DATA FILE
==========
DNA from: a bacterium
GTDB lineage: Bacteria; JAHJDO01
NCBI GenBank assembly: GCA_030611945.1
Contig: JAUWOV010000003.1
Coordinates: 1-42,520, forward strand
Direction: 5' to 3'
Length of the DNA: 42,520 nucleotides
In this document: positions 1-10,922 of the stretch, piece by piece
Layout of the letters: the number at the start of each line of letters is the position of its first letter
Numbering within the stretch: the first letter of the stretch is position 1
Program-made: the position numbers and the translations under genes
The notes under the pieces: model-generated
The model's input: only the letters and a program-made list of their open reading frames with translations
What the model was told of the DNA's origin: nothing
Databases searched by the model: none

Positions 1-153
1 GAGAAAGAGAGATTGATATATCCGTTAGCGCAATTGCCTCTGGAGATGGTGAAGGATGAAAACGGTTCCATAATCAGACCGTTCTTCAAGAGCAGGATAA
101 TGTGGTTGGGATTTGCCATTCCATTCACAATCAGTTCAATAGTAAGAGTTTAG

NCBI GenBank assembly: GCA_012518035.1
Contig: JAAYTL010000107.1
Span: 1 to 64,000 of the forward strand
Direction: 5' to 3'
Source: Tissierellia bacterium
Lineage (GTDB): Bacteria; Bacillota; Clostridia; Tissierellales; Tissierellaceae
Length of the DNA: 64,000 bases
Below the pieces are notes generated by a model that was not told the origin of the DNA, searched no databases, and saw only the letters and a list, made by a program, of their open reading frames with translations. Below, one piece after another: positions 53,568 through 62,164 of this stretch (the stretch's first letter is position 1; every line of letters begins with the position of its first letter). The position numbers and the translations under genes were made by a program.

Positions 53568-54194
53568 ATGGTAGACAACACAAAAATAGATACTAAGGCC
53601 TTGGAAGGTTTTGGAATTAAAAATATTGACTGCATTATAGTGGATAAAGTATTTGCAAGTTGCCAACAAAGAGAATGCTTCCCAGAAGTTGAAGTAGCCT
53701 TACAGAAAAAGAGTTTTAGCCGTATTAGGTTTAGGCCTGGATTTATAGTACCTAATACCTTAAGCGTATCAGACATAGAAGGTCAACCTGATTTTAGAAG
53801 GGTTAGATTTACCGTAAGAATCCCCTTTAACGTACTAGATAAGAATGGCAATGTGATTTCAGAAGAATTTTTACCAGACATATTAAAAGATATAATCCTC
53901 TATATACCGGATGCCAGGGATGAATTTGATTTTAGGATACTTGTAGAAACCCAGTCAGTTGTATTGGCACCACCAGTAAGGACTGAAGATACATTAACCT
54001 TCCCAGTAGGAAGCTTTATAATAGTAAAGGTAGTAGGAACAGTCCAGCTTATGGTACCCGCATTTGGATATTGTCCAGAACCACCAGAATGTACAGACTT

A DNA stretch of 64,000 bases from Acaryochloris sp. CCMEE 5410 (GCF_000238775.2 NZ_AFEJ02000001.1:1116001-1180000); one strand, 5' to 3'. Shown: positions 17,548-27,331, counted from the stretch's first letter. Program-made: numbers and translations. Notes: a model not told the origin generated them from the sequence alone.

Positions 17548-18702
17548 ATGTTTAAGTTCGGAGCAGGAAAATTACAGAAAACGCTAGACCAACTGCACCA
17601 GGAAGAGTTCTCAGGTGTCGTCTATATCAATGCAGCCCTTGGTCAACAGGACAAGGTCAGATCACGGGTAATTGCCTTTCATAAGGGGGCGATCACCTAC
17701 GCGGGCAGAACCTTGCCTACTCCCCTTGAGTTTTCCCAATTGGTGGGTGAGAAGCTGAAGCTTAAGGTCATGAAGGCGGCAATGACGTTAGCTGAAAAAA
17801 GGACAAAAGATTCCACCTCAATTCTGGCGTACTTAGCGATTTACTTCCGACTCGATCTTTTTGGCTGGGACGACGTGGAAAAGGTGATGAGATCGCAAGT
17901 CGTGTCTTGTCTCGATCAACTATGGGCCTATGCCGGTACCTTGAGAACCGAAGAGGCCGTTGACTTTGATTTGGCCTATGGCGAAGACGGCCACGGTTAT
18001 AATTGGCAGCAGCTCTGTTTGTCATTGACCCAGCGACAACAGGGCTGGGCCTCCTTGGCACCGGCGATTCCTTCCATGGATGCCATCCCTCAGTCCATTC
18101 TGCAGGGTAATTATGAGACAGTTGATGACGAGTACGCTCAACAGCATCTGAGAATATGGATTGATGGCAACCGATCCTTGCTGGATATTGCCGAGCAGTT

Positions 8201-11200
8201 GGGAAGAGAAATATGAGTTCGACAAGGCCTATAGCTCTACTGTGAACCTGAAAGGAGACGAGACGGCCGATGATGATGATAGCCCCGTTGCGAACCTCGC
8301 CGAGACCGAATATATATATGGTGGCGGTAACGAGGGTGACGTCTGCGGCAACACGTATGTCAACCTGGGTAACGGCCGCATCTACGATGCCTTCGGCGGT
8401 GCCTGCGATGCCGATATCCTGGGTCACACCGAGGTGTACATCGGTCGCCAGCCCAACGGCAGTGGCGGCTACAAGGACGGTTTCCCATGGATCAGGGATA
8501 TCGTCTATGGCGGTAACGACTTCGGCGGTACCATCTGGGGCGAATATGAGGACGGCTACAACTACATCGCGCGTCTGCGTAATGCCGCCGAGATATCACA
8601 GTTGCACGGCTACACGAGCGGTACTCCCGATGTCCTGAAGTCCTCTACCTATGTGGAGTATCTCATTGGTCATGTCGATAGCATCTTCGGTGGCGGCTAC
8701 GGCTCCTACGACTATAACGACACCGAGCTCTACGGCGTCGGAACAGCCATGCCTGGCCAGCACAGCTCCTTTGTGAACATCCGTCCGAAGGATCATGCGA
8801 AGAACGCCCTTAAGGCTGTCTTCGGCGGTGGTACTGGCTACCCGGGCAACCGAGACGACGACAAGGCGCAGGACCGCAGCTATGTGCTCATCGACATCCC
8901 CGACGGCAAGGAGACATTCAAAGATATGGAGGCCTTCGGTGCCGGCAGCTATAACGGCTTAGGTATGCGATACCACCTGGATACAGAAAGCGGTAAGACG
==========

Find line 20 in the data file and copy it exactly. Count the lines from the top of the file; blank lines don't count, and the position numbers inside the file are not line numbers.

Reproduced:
Contig: JAAYTL010000107.1